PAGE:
“The bottom line is that, by definition, there will without any doubt be a contract, and so now is the time to start the agreement, not after a strike that would really be damaging to everyone,” Steinberg said. “But it needs to be a fair contract and we must recognize that the teachers are the most important piece of educating our future. I know enough now to know that this can be resolved.”
Talk of a strike is worrying students as well. Younger children don’t understand the concept of a strike and worry about their teachers not coming to school, while older students are concerned about falling behind in their studies.
“Our kids are upset,” Reeder said. “It’s a scary thing to think about their teachers not coming to school.”
Lovig is reading her second-grade daughter a book to help assuage her fears. “Click, Clack, Moo,” by Doreen Cronin, centers around a group of cows who find a typewriter and begin sending letters to the farmer making demands. When he refuses, they withhold their milk.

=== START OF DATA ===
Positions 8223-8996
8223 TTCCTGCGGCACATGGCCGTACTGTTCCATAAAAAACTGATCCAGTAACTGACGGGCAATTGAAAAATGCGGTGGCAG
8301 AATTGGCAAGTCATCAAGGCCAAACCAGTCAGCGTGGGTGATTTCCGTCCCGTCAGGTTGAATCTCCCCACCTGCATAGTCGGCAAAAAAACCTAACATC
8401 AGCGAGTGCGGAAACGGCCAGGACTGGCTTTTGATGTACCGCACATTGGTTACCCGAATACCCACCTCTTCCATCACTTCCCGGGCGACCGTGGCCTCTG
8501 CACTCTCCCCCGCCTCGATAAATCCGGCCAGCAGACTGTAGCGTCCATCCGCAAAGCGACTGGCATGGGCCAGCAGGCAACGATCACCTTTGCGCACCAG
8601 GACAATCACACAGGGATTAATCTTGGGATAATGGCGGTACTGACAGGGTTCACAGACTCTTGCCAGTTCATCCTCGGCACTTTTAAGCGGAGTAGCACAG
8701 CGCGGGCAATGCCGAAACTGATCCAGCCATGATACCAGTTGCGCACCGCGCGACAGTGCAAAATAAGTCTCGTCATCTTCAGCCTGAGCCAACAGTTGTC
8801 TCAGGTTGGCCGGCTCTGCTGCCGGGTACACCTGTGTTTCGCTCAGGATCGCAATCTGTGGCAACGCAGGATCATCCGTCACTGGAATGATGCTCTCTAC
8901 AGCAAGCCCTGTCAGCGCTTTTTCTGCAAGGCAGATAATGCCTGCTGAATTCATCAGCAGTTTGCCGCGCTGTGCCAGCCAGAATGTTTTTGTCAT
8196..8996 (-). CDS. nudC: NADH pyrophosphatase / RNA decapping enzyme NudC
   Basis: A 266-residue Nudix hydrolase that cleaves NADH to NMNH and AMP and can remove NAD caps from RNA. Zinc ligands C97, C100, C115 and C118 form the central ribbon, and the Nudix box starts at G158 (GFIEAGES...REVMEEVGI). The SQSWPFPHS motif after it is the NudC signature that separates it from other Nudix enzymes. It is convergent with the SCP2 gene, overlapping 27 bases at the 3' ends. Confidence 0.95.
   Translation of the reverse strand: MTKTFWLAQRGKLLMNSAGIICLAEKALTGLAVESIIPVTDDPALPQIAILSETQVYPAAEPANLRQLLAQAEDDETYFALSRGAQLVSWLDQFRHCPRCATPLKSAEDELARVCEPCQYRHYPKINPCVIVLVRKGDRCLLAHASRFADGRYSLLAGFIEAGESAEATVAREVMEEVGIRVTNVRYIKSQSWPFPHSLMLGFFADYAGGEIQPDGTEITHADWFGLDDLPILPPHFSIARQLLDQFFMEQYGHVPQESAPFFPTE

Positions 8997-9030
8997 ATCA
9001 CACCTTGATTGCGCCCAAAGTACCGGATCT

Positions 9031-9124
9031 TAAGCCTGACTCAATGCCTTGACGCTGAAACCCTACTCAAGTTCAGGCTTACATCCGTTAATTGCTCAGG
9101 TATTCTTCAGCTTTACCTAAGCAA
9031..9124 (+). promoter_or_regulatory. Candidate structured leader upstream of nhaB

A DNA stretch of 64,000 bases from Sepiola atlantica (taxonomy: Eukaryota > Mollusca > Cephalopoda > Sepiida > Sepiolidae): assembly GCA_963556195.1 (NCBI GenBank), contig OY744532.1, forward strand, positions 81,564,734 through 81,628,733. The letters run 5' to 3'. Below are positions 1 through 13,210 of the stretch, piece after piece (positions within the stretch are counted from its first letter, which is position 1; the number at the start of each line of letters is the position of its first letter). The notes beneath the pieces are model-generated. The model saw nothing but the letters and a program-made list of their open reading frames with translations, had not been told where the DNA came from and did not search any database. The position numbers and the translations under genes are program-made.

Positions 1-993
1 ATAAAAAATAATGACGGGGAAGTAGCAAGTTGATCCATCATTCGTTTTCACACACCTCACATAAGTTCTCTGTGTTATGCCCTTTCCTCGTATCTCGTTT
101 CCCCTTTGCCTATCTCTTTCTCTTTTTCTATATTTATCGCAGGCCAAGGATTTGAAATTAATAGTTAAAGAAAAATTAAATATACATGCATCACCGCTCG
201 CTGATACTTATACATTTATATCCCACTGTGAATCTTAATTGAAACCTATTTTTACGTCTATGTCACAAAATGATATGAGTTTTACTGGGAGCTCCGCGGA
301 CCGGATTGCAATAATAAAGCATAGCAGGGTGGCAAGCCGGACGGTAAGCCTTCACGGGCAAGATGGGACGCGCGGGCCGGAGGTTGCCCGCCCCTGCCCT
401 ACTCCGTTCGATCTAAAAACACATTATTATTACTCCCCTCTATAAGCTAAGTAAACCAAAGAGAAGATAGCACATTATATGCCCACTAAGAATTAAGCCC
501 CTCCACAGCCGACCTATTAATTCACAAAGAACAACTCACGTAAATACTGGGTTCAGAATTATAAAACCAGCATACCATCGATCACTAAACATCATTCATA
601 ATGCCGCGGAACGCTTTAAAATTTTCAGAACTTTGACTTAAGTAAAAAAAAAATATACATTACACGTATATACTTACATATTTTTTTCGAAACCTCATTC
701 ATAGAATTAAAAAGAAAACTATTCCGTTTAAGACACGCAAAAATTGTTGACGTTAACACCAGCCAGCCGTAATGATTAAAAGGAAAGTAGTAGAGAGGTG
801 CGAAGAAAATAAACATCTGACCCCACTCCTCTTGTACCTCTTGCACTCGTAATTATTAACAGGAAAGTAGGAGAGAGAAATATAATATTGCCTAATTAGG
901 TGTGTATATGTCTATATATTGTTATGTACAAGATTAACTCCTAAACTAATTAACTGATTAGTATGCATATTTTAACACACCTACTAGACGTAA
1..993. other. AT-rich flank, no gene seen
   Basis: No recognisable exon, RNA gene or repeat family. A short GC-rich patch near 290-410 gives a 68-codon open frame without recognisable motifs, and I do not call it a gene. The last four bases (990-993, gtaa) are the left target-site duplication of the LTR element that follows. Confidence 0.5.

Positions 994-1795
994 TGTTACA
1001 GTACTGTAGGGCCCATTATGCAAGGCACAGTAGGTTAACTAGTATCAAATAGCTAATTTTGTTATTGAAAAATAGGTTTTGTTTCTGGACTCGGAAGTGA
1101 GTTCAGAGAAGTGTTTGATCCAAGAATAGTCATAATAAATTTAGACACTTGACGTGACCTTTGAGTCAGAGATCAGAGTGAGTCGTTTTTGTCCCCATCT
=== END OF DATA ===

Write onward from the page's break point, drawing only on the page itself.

Sarah Nguyen, the student member of the Sacramento City Unified board, said Thursday that seniors at West Campus are concerned that a strike would put them at a disadvantage as they apply to universities. She said students were worried they wouldn’t have help filling out applications and couldn’t find teachers to write letters of recommendation.
Billy T. Hernandez, a senior at John F. Kennedy High School, said students will suffer if they miss instructional time and are unprepared for required tests. He also said that students are worried they won’t have enough hours to graduate on time.
“On behalf of 43,024 people, we implore you and the teachers to resolve this issue,” he said.